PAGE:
This past Monday I gave a presentation on Corona Geek about different graphics software that can be used to create app artwork. Check out the video with show notes here: http://coronalabs.com/blog/coronageek/corona-geek-hangout-92/ or just watch the video below.
I recently had the chance to read through SketchBook Pro Digital Painting Essentials by Packt Publishing. The book is an overview and how-to guide of Sketchbook Pro digital painting software by Autodesk. It’s written for the computer software version, but many of the tools and techniques may be transferred over to the iOS and Android versions as well, just the user interface will be different.
If you’ve wanted to try Sketchbook Pro, but were too intimidated or weren’t sure how to get started, this book is a great starting point. It goes through all of the tools and how to modify each one to suit your style of drawing and painting. The book covers everything from the interface to layers to sketch and coloring. It is an in-depth starter guide to Sketchbook Pro and how to get started with the software.
However, it is important to note that this book does not teach you how to create specific pieces of art. The book does tell you how the author created each part of a specific piece that is shown, but it does not give you any step-by-step drawing directions. If you’re looking for a book that takes you through the process of creating the artwork shown on the cover, this is not it. If you’re looking for a book to show you how to use and create the tools necessary to create works of art, this book is definitely worth checking out.
Overall, SketchBook Pro Digital Painting Essentials is a great starter book to anyone interested in using Sketchbook Pro. It gets right to the heart of the subject without presenting you with unrelated filler.
I’m always looking for new software that makes creating mobile apps and artwork easier or even just makes the process more fun. Last night, I discovered Mischief drawing software, and I have to say, I’m pretty impressed. You can go to their website www.MadeWithMischief.com and download a free 15-day trial to test out for yourself. If you like it, a full license is only $65 USD.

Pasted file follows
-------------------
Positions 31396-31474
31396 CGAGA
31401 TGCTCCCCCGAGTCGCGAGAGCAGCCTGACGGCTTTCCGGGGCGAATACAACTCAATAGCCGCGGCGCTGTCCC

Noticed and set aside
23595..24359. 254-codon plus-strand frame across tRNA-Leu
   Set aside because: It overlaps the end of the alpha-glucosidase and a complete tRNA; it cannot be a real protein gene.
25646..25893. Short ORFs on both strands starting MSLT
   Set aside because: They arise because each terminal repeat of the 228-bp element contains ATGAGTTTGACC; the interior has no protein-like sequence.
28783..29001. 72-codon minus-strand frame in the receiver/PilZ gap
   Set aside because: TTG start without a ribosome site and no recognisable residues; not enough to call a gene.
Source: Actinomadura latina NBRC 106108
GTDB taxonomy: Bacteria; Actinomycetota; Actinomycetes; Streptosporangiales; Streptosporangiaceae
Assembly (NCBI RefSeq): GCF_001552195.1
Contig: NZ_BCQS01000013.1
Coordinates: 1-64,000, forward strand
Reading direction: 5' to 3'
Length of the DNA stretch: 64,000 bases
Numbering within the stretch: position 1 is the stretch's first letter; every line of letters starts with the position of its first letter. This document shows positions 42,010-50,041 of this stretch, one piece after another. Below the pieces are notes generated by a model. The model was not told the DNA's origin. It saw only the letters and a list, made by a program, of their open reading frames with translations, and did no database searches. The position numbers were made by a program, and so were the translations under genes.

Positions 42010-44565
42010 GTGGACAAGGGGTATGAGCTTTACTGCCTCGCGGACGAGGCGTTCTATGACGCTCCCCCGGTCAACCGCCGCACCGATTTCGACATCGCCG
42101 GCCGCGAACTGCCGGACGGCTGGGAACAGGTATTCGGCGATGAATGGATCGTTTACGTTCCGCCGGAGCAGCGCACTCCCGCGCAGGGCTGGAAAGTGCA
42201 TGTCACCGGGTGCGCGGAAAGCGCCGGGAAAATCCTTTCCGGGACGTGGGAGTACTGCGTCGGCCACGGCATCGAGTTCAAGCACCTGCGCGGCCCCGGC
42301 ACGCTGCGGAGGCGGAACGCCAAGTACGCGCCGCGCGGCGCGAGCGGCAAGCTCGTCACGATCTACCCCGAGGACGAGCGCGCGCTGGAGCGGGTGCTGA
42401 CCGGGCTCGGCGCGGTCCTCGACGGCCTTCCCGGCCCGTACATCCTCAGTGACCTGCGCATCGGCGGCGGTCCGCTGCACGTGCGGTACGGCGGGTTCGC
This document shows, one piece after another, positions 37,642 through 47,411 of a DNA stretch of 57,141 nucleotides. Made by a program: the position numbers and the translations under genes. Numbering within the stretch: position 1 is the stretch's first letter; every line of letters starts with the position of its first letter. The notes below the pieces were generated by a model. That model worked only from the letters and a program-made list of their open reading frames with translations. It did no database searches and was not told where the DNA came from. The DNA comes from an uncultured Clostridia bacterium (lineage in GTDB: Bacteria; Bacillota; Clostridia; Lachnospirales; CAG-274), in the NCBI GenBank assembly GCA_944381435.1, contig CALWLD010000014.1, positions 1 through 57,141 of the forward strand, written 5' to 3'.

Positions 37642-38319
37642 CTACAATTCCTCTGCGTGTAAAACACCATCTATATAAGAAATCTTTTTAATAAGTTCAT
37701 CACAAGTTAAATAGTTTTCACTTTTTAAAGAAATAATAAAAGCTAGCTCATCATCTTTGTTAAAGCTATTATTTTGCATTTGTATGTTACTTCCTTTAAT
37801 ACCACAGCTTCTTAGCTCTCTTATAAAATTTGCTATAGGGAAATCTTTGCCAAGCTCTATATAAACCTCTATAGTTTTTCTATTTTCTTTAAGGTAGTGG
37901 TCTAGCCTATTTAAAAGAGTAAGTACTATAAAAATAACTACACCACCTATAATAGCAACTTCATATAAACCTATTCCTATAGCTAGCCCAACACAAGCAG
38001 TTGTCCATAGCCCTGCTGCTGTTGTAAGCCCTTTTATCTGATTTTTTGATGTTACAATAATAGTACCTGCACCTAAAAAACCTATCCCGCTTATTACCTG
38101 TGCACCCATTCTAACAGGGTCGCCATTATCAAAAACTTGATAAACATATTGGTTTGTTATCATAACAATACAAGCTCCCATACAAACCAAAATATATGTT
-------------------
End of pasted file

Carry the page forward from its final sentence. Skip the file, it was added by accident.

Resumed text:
So what is Mischief? I think it’s a cross-between Sketchbook Pro and Adobe Flash, which if you follow my blog and tutorials, you know I’m a huge fan of both (Flash CS6 at least, I’m still iffy about Flash CC). It has a user interface similar to Sketchbook Pro, but instead of bitmap, it’s vector-based, allowing you to zoom-in infinitely to draw the smallest details. Since it’s similar to Sketchbook Pro, the interface is very straightforward and not much is hidden in submenus up in the toolbar. It has the ability to export JPEG and .PSD files, so if you are a Photoshop user, you can enhance your artwork further. I’ll probably use the .PSD export feature to convert my files into .PNGs for mobile applications.
Although it isn’t necessary, they do recommend that you use Mischief with a drawing tablet to get the full-effect. This is true of just about all drawing software, though. If you’re fortunate enough to have a Wacom graphics tablet at your disposal, I think you’ll really enjoy using Mischief. Without even going into my Wacom preferences, Mischief already allowed my “Undo” shortcut button to function and pressure sensitivity works flawlessly. In all honesty, I think Mischief is more responsive to a drawing stylus than Adobe Flash.
If I had to list any negatives about Mischief, I would say it’s the lack of a paint bucket tool. I know it’s more geared towards artists who color in layers with different types of brushes, but I’m still a huge fan of being able to paint a large area with a single click. If they were to add a paint bucket tool, I might switch over completely from Flash to create artwork for mobile applications.
Overall, I would definitely recommend checking out Mischief if you like to draw. I know I’m going to be utilizing the 15 day trial as much as I can. Check out my demo video here: http://www.youtube.com/watch?v=LjY-mzuArQs or watch it below.
I was out of town for my birthday when this went live, but I wrote a new tutorial for www.RayWenderlich.com about how to draw on an iPad using Sketchbook Pro. It’s good for beginner’s who don’t have much experience drawing, but more advanced artists may find some useful tips in there as well. Enjoy!